Return to court brings Roddick huge relief

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Stretching minds is as important as stretching limbs here at the Quick-Dry Hand Towel Open, which originated as one of the world's four major championships. In spite of scheduling cock-ups that have compounded the problems caused by the rain delays, the United States Tennis Association is to be congratulated on keeping competitors amused in the players' lounge.

Dimitri Schnyder, a Latvian-born New York chess master, has been check-mating all-comers, including Roger Federer, the Wimbledon champion, on up to eight boards at a time. Table tennis, which launched the likes of Fred Perry and Ann Jones to Wimbledon triumph, is another favourite time-consumer. The American Andy Roddick lost three games in a row to Bob Bryant, his Davis Cup team-mate.

Roddick, the fourth seed, and the No 1 seed here at the US Open, Andre Agassi, have been luckier than most in terms of time on court. They were the only men to have advanced to the quarter-finals at the close of Wednesday's play as the event moved towards a Monday finish, for the first time since 1987, the year Ivan Lendl defeated Mats Wilander.

The first round junior matches were switched to indoor courts at nearby Porchester yesterday, and no matches could be scheduled on the Grandstand Court because of the rising level of the water table beneath the surface.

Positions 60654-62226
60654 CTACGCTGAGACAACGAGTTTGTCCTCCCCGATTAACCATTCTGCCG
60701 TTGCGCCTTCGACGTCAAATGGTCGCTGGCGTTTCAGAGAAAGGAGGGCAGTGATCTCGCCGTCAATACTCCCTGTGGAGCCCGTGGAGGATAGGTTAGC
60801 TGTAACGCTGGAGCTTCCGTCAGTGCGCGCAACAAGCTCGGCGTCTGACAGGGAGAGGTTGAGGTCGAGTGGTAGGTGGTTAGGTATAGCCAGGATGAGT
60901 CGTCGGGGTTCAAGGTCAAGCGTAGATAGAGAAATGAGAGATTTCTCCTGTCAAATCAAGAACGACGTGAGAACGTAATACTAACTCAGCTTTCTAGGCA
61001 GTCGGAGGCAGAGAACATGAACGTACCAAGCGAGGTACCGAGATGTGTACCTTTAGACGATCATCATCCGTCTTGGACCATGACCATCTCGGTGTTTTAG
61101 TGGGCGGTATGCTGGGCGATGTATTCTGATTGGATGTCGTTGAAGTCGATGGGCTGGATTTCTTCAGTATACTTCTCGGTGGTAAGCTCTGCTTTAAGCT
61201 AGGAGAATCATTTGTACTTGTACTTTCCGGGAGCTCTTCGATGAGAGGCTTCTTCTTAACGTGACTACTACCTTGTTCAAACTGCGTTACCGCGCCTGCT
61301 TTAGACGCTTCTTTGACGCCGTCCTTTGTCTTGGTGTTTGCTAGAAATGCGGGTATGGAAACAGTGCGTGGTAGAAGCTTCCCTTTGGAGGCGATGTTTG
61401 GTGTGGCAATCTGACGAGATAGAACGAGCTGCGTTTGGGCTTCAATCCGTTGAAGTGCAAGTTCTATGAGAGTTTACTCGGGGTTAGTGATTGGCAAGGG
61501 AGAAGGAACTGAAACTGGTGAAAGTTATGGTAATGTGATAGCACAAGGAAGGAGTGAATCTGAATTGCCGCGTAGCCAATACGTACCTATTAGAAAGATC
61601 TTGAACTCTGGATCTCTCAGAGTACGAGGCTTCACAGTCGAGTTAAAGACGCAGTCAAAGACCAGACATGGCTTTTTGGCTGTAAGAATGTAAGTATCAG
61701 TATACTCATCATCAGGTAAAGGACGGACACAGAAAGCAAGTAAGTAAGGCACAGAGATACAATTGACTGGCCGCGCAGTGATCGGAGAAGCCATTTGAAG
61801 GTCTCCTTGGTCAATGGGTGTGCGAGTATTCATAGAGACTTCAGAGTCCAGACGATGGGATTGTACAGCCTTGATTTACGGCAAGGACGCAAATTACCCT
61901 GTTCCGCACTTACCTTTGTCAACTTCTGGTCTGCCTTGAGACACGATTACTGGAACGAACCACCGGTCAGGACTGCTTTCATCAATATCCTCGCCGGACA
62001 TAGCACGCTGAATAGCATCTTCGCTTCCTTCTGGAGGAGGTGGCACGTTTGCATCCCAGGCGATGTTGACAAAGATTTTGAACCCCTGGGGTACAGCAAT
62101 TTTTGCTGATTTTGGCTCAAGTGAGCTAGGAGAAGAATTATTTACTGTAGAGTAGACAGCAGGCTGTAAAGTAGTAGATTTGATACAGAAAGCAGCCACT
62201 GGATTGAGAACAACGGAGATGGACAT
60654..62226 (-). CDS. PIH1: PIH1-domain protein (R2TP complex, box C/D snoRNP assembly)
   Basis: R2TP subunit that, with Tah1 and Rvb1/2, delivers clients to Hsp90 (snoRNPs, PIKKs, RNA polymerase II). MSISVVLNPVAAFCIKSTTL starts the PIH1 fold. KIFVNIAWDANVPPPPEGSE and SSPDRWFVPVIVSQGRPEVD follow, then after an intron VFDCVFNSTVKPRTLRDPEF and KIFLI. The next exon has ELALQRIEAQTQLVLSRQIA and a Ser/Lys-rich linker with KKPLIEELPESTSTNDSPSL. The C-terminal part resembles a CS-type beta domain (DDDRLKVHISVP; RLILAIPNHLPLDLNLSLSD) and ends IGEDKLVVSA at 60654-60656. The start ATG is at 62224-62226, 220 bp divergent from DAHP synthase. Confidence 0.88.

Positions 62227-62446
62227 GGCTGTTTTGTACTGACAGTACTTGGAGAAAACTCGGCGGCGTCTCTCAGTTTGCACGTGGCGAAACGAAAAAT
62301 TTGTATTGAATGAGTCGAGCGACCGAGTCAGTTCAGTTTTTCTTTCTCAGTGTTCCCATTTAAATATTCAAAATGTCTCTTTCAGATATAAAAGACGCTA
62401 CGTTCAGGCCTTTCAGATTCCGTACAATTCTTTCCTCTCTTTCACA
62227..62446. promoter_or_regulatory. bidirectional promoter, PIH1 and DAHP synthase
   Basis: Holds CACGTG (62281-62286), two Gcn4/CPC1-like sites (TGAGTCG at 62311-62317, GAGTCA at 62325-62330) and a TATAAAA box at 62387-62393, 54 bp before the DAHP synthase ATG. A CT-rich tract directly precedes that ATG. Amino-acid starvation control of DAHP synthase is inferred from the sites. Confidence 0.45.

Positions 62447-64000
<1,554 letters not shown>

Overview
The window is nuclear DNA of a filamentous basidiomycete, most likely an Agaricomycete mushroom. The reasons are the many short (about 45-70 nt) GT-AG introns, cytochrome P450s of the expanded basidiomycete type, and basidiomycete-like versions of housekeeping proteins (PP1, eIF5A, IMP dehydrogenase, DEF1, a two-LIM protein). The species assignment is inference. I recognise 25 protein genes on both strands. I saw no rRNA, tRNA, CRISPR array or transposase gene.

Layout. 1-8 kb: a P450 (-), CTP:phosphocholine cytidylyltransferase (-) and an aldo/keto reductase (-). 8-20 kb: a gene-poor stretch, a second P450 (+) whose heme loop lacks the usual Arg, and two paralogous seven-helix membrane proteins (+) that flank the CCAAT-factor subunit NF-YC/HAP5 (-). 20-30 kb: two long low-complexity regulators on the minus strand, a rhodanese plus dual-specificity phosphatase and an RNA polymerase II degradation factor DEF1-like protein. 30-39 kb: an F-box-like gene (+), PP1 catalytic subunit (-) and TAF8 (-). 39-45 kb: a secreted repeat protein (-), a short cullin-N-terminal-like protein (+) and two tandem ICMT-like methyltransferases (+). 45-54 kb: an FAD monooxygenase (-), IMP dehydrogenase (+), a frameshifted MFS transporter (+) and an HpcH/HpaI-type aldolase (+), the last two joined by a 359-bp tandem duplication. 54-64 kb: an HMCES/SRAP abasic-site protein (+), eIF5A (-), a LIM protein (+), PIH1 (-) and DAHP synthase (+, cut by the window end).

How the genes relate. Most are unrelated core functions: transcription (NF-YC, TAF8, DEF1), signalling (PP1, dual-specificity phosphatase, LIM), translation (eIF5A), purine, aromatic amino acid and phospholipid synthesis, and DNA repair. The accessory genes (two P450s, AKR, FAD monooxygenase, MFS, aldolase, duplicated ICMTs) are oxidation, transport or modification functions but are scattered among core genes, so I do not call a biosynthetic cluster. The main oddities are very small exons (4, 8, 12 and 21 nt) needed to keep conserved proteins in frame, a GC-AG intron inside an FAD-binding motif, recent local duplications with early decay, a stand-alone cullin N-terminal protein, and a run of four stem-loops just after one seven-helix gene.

Just as Agassi was the only winner on Tuesday night, so Roddick was the only victor on Wednesday, although technically his fourth round success against Xavier Malisse, of Belgium, 6-3, 6-4, 7-6, finished half an hour into yesterday.

Roddick, released from the locker room - "It's frustrating listening to everybody's theories about what should be done... are we going to all die because we're playing four in four days?" - was a man possessed in possession of a mighty serve. Perhaps he imagined that Malisse was Bryant in disguise.

Having defeated the 67th-ranked Malisse in their seven previous matches, Roddick was virtually unplayable for two and a half sets, in which he served to love in nine games.

"It's the toughest serve I've ever seen," a shell-shocked Malisse said. "Even if you get your racket on it, the ball just takes off and goes long. He mixes it up great. Then, if he misses the first, the second has got all that spin on it. It just jumps everywhere. But I started getting it a little bit in the third set."

Even then, when Malisse threatened to take the match into a third set, he was unable to convert any of five break points, two being set points with Roddick serving at 4-5, 15-40. When it came to the tie-break, Malisse netted a volley after serving on the first point and then led, 5-3. "I wasn't liking my prospects at that point," Roddick admitted. He responded by scoring four points in a row to clinch the set.

Roddick has won his last 15 matches since losing to Tim Henman, the British No 1, in the Washington final last month. The 21-year-old Nabraskan will play the winner of the fourth-round match between Rainer Schüttler, the German No 8 seed, and the Dutchman Sjeng Schalken, seeded No 12.

"I'm not really worried about how many days [it takes]," Roddick said. "I'm trying not to get caught up in all that. I'm just happy to be through." Having completed two of his four matches after midnight, the American was asked if there was any difference playing at 12.15am versus 12.15pm.

"Sun's not out," he replied. Then, after the next question, he returned to the subject and added: "You know what? That doesn't necessarily mean the sun's out." Such is life at Flushing Meadows.